Here, it's safe. Normal life looks a lot different these days, especially in healthcare. But there is one thing that hasn’t changed at Children’s Colorado: Your child’s health and safety are our highest priority. Kids need great pediatric care as much now as ever, and it’s for that reason that we’re reactivating services we temporarily suspended due to the pandemic. We are here to deliver safe, thoughtful, high-quality care for kids who need it. Learn what to expect – and all the ways we’re keeping patients safe.
If you're concerned that you or your child may have been exposed to COVID-19, please do NOT visit an emergency or urgent care location. Instead, call your doctor or our free ParentSmart Healthline at 720-777-0123 for guidance.
In life-threatening emergencies, find the emergency room location nearest you. For non-life-threatening medical needs when your pediatrician is unavailable, visit one of our urgent care locations.
A laparoscopic cystectomy is a minimally invasive procedure that a surgeon performs to remove a cyst, which is a mass or sac containing fluid. When this mass is connected to the ovaries, we call it an ovarian cyst. When performing a laparoscopic ovarian cystectomy, our goal is to remove the excess ovarian mass while preserving as much of the original ovarian tissue as possible.
During a laparoscopic ovarian cystectomy, the surgeon makes three small incisions that are each about 5mm in length. By putting a very small camera through one incision, the surgeon places their tools through the other incisions and uses the live video feed from the camera to carefully guide the procedure.
Doctors usually choose the option of a laparoscopic ovarian cystectomy when they believe the ovarian mass will not likely resolve on its own and is unlikely to be malignant (cancerous).
Why choose us for a laparoscopic ovarian cystectomy?
The Pediatric and Adolescent Gynecology Department at Children’s Hospital Colorado includes board-certified pediatric gynecologists, all specially trained to determine if laparoscopic surgery is right for your child. While we understand that family planning may not be something your daughter is thinking of now, it might be important in the future. That's why we use the laparoscopic approach whenever possible: to preserve healthy ovarian tissue and increase a girl's chance of having her own children later in life. Minimally invasive laparoscopy also means a faster recovery time and smaller chance of infection.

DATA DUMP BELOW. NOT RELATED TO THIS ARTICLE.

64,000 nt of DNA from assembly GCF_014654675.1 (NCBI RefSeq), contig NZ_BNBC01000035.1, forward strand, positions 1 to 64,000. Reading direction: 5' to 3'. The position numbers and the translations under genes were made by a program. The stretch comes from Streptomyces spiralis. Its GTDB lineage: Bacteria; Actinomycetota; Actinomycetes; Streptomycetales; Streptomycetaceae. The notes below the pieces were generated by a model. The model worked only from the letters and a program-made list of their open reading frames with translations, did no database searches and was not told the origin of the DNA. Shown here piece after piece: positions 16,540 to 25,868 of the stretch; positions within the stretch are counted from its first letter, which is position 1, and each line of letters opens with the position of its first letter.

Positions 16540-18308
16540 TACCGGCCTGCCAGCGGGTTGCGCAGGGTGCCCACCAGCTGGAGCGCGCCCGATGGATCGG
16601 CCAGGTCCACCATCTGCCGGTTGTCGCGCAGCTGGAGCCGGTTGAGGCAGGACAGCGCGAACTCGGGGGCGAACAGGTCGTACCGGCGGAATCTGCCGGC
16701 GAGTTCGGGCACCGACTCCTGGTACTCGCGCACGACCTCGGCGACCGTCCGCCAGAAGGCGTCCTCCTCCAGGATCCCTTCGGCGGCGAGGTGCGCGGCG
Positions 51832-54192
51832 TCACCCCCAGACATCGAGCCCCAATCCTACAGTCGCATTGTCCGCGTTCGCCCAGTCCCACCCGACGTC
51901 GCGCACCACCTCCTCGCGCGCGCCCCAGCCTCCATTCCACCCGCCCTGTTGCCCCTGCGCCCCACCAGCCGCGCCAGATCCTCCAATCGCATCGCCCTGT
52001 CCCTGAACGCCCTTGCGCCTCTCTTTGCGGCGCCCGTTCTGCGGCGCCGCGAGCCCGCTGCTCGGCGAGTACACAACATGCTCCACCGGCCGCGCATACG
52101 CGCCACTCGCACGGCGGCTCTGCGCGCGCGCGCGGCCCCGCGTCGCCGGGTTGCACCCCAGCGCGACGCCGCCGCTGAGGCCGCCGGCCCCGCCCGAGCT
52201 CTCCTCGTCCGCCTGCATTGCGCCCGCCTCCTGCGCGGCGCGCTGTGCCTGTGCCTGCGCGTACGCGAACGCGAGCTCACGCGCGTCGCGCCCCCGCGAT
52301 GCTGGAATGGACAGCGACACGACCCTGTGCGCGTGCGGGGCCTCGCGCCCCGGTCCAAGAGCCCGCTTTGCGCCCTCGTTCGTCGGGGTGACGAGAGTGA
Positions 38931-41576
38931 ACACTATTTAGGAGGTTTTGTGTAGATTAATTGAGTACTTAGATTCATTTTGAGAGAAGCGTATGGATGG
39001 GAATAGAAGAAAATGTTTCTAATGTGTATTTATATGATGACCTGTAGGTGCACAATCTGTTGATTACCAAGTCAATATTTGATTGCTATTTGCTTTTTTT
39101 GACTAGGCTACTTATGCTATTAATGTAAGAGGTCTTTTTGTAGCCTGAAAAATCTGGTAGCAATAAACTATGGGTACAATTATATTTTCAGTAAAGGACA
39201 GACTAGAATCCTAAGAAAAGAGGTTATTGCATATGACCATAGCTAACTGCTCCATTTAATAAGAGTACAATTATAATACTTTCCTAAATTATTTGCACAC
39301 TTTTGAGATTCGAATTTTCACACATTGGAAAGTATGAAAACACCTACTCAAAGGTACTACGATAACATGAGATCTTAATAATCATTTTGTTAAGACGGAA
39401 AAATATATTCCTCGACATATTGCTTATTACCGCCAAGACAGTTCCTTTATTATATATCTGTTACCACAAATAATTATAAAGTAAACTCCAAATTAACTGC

As a children’s hospital, we work hard to make your daughter feel safe and comfortable during any procedure. We encourage you to stay with her while our pediatric-trained nurses, anesthesia staff and gynecology team prepares her for the procedure. Our Child Life team also helps to ease any anxiety by explaining what to expect before and after surgery to you and your child.
What to expect during a laparoscopic ovarian cystectomy procedure
During the procedure, surgeons use small, tube-like instruments that they pass through three small incisions. They will insert a small camera through an incision in the belly button and the other instruments through incisions in the lower abdomen.
Then, your daughter’s surgeon will fill the abdomen with safe, carbon dioxide air to create a space for them to work. They use the instruments to carefully remove the cyst through one of the incisions. Once they confirm all the excess tissue has been removed, they release the air from the abdomen.
The incisions are small enough that most can be closed with glue, avoiding the need to use stitches. You will be allowed to be with your daughter as she wakes up in the recovery room. After doctors have made a final examination, you will be able to take your child home, usually that same day.
What to expect after a laparoscopic cystectomy
Your daughter may experience some abdominal discomfort after the surgery, but any pain she may have felt prior to surgery from the cyst should be gone. Many patients in this situation feel better immediately upon waking. We remove as much of the air used in the surgery as possible, but some might remain and cause temporary discomfort, which patients may feel as shoulder pain.
Once your daughter shows she can take in liquids and the pain is minimal, we will allow her to go home. We prescribe pain medication for a short time afterwards but most pain is usually gone within one week. Generally, we schedule a postoperative appointment 1 to 2 weeks after the surgery to check on how your daughter is recovering.
Please call the ParentSmart Healthline at 1-855-KID-INFO (543-4636) if you have any questions or concerns afterwards. Pediatric nurses are available to answer your questions 24 hours a day, 7 days a week.